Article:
Limestone mining is done out in the open. Once studies show the existence of stone at the site, the extraction is made by separating the rock in quarry benches and dividing it into blocks.
Before beginning the quarrying process, a resource analysis is made. This study investigates the existence and quantity of stone at the site and also the economic viability of the process. Normally the existence of quarries in the vicinity is enough to advance with the quarry. If there is no quarries in the vicinity, the resource analysis is made by way of an in-depth geological study.
If the site presents the desired conditions for quarrying, the next step is the licensing, a procedure which entails various environmental requisites.
From bench to block
Depending on the surface's orientation, there are two way to begin extraction. If the surface is horizontal, a first cavity is cut for the insertion of the saw and the consequential horizontal cut, allowing for extraction of larger blocks.
When the surface is vertical or slightly inclined, initially the rock will be cut vertically and then at its base. A piece of rock, which can weigh up to 500 tonnes, is thereby separated from the bench. The cut is removed and, now on the horizontal, is cut into smaller slabs. The smaller dimensions allow for easier handling and transport.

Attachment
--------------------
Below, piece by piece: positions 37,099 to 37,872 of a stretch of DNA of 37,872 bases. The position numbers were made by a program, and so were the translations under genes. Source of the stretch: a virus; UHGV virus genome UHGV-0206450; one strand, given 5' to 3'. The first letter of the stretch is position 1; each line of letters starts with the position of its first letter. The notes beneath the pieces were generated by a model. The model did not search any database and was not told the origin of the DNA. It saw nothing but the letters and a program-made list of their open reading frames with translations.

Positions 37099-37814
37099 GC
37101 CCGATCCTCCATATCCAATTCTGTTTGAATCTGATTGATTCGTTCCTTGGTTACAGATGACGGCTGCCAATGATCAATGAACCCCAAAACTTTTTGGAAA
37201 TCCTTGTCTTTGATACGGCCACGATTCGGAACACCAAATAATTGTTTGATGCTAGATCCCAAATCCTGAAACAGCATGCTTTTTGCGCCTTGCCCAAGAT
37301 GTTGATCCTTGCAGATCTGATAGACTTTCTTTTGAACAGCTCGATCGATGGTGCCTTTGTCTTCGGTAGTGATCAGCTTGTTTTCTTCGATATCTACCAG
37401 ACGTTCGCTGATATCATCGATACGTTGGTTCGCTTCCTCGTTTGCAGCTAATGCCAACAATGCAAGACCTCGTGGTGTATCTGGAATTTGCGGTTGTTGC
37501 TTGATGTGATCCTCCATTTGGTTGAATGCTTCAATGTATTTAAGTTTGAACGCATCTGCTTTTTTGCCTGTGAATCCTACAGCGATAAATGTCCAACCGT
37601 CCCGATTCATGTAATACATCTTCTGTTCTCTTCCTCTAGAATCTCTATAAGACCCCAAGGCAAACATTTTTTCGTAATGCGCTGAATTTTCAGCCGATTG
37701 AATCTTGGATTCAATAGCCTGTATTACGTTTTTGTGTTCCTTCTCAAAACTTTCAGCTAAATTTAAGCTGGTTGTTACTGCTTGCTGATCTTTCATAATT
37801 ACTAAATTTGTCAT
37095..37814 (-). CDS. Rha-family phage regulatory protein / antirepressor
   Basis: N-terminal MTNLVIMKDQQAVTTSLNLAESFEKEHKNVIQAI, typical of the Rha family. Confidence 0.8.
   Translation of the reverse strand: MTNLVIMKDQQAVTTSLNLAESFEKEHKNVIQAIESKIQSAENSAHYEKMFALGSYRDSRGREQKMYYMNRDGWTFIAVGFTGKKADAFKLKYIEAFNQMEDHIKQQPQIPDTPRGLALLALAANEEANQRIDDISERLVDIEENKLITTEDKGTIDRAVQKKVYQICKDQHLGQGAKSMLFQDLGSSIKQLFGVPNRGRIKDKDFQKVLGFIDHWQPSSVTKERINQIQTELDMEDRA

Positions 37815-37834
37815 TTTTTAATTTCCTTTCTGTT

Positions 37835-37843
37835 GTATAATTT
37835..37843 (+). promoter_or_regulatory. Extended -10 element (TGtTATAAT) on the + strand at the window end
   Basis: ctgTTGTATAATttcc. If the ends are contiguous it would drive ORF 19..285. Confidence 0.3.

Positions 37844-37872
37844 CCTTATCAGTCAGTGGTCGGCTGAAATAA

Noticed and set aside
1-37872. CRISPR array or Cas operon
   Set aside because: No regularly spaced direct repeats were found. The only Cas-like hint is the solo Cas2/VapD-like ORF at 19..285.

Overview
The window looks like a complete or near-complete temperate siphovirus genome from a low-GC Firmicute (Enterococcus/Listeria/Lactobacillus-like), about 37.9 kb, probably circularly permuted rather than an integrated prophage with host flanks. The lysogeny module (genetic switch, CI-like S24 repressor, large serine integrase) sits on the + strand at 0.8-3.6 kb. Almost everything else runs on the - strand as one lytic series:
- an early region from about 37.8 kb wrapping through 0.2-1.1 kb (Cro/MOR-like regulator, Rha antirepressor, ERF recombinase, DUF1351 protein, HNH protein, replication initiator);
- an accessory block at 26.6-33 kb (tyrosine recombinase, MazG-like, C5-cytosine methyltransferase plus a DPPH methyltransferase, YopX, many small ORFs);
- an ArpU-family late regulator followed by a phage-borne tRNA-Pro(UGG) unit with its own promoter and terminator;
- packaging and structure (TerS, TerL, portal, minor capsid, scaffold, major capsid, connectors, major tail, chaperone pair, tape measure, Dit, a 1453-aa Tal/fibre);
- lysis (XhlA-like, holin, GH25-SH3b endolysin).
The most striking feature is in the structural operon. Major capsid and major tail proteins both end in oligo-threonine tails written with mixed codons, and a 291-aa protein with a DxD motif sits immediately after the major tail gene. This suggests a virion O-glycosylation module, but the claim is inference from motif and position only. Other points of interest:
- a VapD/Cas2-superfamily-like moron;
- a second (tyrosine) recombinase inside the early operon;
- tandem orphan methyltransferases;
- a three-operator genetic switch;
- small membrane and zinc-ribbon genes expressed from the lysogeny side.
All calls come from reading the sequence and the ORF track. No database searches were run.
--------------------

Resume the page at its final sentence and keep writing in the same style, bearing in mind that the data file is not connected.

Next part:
The natural stratification of the rock happens on a slight incline, whereas the cut to remove the block is made on the horizontal. This makes it necessary that the cut of the block is aligned with the stratification of the rock. This process is called "acorromar" in Portuguese.
In this way, the bench results in around 25 blocks which are then classified according to the type of stone. These are stored at the quarry and, according to demand, are transported to the factory to be transformed.